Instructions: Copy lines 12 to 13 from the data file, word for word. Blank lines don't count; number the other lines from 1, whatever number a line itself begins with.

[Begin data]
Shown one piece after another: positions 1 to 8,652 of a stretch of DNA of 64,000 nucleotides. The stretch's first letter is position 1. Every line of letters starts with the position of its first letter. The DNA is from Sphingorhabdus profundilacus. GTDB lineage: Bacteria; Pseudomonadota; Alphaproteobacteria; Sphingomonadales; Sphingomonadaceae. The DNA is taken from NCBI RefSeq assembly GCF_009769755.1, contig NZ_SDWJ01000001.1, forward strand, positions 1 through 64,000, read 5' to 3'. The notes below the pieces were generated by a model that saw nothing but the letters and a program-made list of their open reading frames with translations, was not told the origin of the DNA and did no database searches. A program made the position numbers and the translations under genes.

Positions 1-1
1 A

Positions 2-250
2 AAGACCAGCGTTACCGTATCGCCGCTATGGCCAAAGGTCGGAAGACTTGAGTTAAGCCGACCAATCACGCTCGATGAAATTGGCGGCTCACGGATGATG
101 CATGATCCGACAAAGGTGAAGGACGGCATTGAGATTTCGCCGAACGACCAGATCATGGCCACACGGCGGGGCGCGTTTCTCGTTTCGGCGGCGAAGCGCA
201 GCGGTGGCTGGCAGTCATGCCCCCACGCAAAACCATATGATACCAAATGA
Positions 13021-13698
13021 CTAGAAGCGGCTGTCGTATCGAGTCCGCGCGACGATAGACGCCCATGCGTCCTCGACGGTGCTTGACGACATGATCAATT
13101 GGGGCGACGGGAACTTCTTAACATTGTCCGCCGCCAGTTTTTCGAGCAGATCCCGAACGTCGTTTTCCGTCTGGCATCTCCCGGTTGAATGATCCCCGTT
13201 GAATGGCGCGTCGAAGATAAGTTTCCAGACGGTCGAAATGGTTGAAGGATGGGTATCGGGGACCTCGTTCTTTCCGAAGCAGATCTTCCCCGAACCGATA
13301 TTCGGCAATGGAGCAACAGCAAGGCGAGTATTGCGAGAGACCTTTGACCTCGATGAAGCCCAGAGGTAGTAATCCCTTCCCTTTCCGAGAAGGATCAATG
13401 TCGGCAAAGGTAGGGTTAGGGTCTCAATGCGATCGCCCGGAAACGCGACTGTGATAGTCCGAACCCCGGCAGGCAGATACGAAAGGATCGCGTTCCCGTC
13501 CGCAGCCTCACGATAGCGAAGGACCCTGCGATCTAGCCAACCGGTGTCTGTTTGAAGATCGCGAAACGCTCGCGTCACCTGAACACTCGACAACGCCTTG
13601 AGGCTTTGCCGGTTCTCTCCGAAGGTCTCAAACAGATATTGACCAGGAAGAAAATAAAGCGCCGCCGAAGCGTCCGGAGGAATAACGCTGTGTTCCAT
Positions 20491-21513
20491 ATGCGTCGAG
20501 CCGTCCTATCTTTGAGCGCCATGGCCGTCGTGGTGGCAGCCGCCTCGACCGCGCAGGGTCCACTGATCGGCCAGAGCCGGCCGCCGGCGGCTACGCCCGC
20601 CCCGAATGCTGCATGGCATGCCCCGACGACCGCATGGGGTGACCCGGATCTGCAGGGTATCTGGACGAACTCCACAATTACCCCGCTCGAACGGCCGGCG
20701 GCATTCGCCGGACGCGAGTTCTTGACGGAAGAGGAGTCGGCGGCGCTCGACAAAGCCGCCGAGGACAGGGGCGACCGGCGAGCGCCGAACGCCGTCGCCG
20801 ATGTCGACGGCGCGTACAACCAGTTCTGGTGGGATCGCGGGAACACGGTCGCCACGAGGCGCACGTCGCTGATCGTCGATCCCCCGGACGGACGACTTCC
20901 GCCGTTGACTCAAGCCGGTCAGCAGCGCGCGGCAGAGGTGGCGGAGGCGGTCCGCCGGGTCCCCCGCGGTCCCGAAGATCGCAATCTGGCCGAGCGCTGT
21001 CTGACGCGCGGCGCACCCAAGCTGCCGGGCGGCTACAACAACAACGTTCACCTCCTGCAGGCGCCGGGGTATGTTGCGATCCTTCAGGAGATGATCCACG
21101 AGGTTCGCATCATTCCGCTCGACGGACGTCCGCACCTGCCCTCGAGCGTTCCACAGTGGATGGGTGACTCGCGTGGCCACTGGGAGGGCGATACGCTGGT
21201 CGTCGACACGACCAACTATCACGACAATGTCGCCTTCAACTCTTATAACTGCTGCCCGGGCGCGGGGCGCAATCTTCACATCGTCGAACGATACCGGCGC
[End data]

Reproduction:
13301 TTCGGCAATGGAGCAACAGCAAGGCGAGTATTGCGAGAGACCTTTGACCTCGATGAAGCCCAGAGGTAGTAATCCCTTCCCTTTCCGAGAAGGATCAATG
13401 TCGGCAAAGGTAGGGTTAGGGTCTCAATGCGATCGCCCGGAAACGCGACTGTGATAGTCCGAACCCCGGCAGGCAGATACGAAAGGATCGCGTTCCCGTC